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Global health degrees: at what cost?
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  • Published on:
    Equity and Access to Global Health Education: Focusing on the Fundamental Problem
    • A.M. Viens, Associate Professor of Global Health Policy & Director, School of Global Health York University
    • Other Contributors:
      • Oghenowede Eyawo, Assistant Professor of Global Health Epidemiology, School of Global Health

    Svadzian et al. [1] noted that most universities in high-income countries (HICs) demand higher tuition fees from low- and middle-income country (LMIC) students for masters-level global health degrees – a problem potentially further exacerbated by COVID-19, with many HIC universities increasing international tuition fees to make up a resultant funding deficit. [2] While the paper only focuses on masters-level global health degrees, it should be noted that some HIC universities, such as York University in Toronto, have long-standing undergraduate-level global health degree programs. Taking significantly longer to complete than masters degrees, these problems are felt to a greater extent for LMIC students who want to study global health as their first degree.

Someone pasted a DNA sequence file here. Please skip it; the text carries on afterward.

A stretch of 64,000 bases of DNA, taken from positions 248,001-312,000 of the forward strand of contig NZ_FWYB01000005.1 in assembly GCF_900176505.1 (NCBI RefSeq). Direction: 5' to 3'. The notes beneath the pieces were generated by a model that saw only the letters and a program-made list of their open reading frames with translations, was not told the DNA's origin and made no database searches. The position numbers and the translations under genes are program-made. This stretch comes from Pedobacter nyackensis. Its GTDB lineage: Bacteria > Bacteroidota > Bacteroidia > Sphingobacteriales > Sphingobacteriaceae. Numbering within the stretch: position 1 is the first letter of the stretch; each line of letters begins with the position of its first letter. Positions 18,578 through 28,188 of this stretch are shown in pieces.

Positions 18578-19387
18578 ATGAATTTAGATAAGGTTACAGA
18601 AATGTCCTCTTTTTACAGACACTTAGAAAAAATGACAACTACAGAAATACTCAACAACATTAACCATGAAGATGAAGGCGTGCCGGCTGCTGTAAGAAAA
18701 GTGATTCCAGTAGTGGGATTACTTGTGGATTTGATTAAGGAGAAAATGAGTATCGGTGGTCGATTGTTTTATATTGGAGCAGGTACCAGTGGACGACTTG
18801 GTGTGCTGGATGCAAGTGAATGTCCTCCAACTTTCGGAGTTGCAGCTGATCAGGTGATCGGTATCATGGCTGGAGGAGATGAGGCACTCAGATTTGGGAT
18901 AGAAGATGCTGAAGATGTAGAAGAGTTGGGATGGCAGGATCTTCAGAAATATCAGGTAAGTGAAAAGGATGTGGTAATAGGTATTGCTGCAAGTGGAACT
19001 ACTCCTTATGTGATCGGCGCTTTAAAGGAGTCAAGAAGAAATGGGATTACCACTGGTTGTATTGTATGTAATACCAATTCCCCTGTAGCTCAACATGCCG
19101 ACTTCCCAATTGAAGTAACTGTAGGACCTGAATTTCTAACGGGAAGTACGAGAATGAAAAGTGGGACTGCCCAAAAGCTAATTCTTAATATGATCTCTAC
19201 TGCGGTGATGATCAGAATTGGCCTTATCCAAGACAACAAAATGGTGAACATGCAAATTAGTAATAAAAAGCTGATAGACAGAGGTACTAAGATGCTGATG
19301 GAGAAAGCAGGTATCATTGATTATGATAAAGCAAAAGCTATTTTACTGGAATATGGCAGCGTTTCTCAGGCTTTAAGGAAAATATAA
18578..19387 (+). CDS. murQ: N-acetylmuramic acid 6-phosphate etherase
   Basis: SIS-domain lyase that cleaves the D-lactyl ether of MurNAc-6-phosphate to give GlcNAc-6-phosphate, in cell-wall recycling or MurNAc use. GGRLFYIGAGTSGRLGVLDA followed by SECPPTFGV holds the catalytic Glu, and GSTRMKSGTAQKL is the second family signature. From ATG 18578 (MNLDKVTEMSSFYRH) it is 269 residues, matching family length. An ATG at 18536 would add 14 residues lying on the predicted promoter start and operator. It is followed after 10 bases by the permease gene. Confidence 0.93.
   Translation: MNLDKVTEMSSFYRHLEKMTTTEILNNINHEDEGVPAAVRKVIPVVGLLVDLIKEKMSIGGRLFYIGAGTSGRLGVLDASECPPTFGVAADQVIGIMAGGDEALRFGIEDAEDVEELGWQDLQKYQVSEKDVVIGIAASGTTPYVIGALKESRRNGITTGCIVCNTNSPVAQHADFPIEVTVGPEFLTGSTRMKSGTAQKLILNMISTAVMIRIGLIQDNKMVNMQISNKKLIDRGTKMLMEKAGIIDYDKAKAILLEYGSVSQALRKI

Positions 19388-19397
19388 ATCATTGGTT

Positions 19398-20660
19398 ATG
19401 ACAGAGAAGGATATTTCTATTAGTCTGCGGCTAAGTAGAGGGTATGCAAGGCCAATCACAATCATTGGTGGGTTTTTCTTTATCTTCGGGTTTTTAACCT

The fundamental premise in their paper is that if HIC universities were serious about equity then they would be offering lower tuition fees (and scholarships to support living/travel costs) to students from LMICs. This presumes that merely lowering tuition or offering more scholarships would eliminate the primary access barrier for LMIC students, especially those from less privileged backgrounds. Unfortunately, this is sadly not the case. Even students with tuition waivers/scholarships can have difficulty obtaining visas to study at HIC universities.

    Student visas are a regressive tax on LMIC [3] – the requirements to obtain numerous documents that require certification, additional fee payments to an HIC-af...

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    Conflict of Interest:
    None declared.